Gavric claimed that even he once refused to obey Blagojevic's order. He said he had been told to deploy his men in Zvornik, where he was to link up with elements of the local brigade and secure the road to Tuzla, along which some Srebrenica men were believed to be heading.

Gavric protested that this would expose his men to unacceptable risk, "I did not want to take my men only with infantry weapons down the road where something ugly could have happened," he said. Finally, however, he consented to the order, after Blagojevic promised him that he would soon be sent on leave.

Gavric maintained that throughout the Srebrenica operation, his commander wasn't the one whose opinion counted. "It wasn't up to him," he said.

"There were many people who took decisions for him. There were far more superior people to order us what to do."

However, during cross-examination Gavric admitted he did not know that Blagojevic was given formal command of all "search parties" along one stretch of the road leading to Tuzla.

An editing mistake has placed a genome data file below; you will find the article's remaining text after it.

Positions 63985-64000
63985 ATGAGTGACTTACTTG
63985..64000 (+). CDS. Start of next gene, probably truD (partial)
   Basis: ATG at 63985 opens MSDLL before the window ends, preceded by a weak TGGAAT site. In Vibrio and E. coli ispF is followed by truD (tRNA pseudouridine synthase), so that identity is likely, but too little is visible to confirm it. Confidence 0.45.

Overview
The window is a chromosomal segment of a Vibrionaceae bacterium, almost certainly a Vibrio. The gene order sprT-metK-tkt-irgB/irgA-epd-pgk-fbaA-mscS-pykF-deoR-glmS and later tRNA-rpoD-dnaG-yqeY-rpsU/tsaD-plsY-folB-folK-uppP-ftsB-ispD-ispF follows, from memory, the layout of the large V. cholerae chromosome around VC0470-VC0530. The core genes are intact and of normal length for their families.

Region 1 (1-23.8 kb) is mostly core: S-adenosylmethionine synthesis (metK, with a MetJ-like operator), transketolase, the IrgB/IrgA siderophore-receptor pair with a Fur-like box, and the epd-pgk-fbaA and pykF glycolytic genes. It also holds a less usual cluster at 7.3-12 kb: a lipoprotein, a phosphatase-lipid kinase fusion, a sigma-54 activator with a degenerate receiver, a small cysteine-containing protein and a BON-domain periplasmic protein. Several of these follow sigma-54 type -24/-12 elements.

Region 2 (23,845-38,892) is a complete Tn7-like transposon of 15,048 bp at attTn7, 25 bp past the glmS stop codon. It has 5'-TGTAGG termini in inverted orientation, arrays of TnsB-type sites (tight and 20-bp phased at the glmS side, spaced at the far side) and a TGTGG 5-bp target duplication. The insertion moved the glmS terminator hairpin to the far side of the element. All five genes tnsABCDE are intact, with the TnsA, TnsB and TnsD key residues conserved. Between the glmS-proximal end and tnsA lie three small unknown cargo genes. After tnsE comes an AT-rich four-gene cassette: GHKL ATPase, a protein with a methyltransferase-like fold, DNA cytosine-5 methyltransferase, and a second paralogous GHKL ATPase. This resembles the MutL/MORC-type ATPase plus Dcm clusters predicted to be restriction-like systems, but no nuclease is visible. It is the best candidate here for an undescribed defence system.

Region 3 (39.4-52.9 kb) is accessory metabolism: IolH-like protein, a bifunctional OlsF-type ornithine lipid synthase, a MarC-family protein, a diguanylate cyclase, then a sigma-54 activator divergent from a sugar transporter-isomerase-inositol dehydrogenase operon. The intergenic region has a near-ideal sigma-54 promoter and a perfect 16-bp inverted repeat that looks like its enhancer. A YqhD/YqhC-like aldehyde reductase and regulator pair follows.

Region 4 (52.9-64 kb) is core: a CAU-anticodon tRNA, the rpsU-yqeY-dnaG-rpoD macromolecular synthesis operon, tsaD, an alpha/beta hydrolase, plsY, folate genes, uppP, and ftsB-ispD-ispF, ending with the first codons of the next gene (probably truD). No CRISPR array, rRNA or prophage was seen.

Thousands of Muslim men were either killed or captured - and later executed - in these search operations. Many were subsequently buried in mass graves, but some bodies remained on the hills around Srebrenica years after.

Gavric saw some of these corpses himself following the fall of the enclave. He had been ordered to comb the area around the enclave on July 17 and came across an "enormous quantity of bodies" of Muslim men lying in woods and meadows. "You could walk from the village of Kamenica to Konjevic Polje without stepping on the ground," Gavric said. "It was an absolutely dreadful sight to have witnessed."

But according to Gavric, these Muslims seemed to have committed suicide, suggesting that they had hung themselves on tree branches, shot themselves and blown themselves up with hand grenades. Some, he admitted, may have been killed by artillery fire. But he denied it was his unit who fired those shots and blamed special police units active in the area at the time.